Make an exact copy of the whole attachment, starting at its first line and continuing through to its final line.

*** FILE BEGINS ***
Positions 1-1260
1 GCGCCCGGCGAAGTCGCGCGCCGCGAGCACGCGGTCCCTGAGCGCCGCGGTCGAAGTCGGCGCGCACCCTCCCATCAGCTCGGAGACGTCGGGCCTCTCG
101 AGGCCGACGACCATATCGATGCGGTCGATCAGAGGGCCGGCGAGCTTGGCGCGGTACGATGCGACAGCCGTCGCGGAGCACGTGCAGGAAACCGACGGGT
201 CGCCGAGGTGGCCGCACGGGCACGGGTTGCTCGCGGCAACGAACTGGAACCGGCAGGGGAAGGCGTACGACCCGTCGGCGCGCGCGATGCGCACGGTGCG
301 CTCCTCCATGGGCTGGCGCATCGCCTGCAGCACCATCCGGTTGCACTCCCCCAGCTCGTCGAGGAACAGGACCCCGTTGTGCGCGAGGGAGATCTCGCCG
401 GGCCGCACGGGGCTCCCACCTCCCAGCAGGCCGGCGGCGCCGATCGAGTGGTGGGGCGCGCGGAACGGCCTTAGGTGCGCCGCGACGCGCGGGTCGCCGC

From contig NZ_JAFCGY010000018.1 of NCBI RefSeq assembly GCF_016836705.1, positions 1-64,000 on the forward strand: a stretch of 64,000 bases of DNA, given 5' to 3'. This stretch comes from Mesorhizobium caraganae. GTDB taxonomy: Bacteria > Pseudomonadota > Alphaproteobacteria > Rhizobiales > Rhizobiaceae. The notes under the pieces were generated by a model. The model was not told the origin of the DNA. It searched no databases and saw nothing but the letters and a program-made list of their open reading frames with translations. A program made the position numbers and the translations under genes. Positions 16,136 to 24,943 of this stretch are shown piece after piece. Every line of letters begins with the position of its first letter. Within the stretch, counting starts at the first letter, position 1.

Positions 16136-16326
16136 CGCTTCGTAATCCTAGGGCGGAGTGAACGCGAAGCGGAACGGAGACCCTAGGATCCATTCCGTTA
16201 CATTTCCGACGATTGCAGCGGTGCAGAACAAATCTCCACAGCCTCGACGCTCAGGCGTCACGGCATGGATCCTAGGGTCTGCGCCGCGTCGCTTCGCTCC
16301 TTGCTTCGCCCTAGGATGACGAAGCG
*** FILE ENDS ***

Positions 1-1260
1 GCGCCCGGCGAAGTCGCGCGCCGCGAGCACGCGGTCCCTGAGCGCCGCGGTCGAAGTCGGCGCGCACCCTCCCATCAGCTCGGAGACGTCGGGCCTCTCG
101 AGGCCGACGACCATATCGATGCGGTCGATCAGAGGGCCGGCGAGCTTGGCGCGGTACGATGCGACAGCCGTCGCGGAGCACGTGCAGGAAACCGACGGGT
201 CGCCGAGGTGGCCGCACGGGCACGGGTTGCTCGCGGCAACGAACTGGAACCGGCAGGGGAAGGCGTACGACCCGTCGGCGCGCGCGATGCGCACGGTGCG
301 CTCCTCCATGGGCTGGCGCATCGCCTGCAGCACCATCCGGTTGCACTCCCCCAGCTCGTCGAGGAACAGGACCCCGTTGTGCGCGAGGGAGATCTCGCCG
401 GGCCGCACGGGGCTCCCACCTCCCAGCAGGCCGGCGGCGCCGATCGAGTGGTGGGGCGCGCGGAACGGCCTTAGGTGCGCCGCGACGCGCGGGTCGCCGC

From contig NZ_JAFCGY010000018.1 of NCBI RefSeq assembly GCF_016836705.1, positions 1-64,000 on the forward strand: a stretch of 64,000 bases of DNA, given 5' to 3'. This stretch comes from Mesorhizobium caraganae. GTDB taxonomy: Bacteria > Pseudomonadota > Alphaproteobacteria > Rhizobiales > Rhizobiaceae. The notes under the pieces were generated by a model. The model was not told the origin of the DNA. It searched no databases and saw nothing but the letters and a program-made list of their open reading frames with translations. A program made the position numbers and the translations under genes. Positions 16,136 to 24,943 of this stretch are shown piece after piece. Every line of letters begins with the position of its first letter. Within the stretch, counting starts at the first letter, position 1.

Positions 16136-16326
16136 CGCTTCGTAATCCTAGGGCGGAGTGAACGCGAAGCGGAACGGAGACCCTAGGATCCATTCCGTTA
16201 CATTTCCGACGATTGCAGCGGTGCAGAACAAATCTCCACAGCCTCGACGCTCAGGCGTCACGGCATGGATCCTAGGGTCTGCGCCGCGTCGCTTCGCTCC
16301 TTGCTTCGCCCTAGGATGACGAAGCG